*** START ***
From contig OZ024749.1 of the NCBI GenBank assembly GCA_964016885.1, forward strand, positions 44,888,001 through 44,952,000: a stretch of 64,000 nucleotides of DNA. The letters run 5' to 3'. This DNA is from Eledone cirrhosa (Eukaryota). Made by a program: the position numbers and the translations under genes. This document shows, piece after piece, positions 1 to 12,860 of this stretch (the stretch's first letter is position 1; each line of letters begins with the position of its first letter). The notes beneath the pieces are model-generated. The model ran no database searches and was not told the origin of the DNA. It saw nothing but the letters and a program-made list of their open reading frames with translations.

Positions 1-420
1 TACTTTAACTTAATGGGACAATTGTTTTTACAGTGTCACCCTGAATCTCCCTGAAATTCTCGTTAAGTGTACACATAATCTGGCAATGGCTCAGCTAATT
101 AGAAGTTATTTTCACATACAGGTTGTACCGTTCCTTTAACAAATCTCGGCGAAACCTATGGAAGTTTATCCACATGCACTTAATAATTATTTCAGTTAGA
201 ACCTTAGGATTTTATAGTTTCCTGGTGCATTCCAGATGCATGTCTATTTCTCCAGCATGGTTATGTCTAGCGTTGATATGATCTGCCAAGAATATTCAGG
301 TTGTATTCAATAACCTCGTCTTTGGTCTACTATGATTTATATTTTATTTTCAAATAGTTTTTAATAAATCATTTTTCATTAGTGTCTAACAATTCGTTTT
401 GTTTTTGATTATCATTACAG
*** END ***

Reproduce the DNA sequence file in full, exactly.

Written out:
From contig OZ024749.1 of the NCBI GenBank assembly GCA_964016885.1, forward strand, positions 44,888,001 through 44,952,000: a stretch of 64,000 nucleotides of DNA. The letters run 5' to 3'. This DNA is from Eledone cirrhosa (Eukaryota). Made by a program: the position numbers and the translations under genes. This document shows, piece after piece, positions 1 to 12,860 of this stretch (the stretch's first letter is position 1; each line of letters begins with the position of its first letter). The notes beneath the pieces are model-generated. The model ran no database searches and was not told the origin of the DNA. It saw nothing but the letters and a program-made list of their open reading frames with translations.

Positions 1-420
1 TACTTTAACTTAATGGGACAATTGTTTTTACAGTGTCACCCTGAATCTCCCTGAAATTCTCGTTAAGTGTACACATAATCTGGCAATGGCTCAGCTAATT
101 AGAAGTTATTTTCACATACAGGTTGTACCGTTCCTTTAACAAATCTCGGCGAAACCTATGGAAGTTTATCCACATGCACTTAATAATTATTTCAGTTAGA
201 ACCTTAGGATTTTATAGTTTCCTGGTGCATTCCAGATGCATGTCTATTTCTCCAGCATGGTTATGTCTAGCGTTGATATGATCTGCCAAGAATATTCAGG
301 TTGTATTCAATAACCTCGTCTTTGGTCTACTATGATTTATATTTTATTTTCAAATAGTTTTTAATAAATCATTTTTCATTAGTGTCTAACAATTCGTTTT
401 GTTTTTGATTATCATTACAG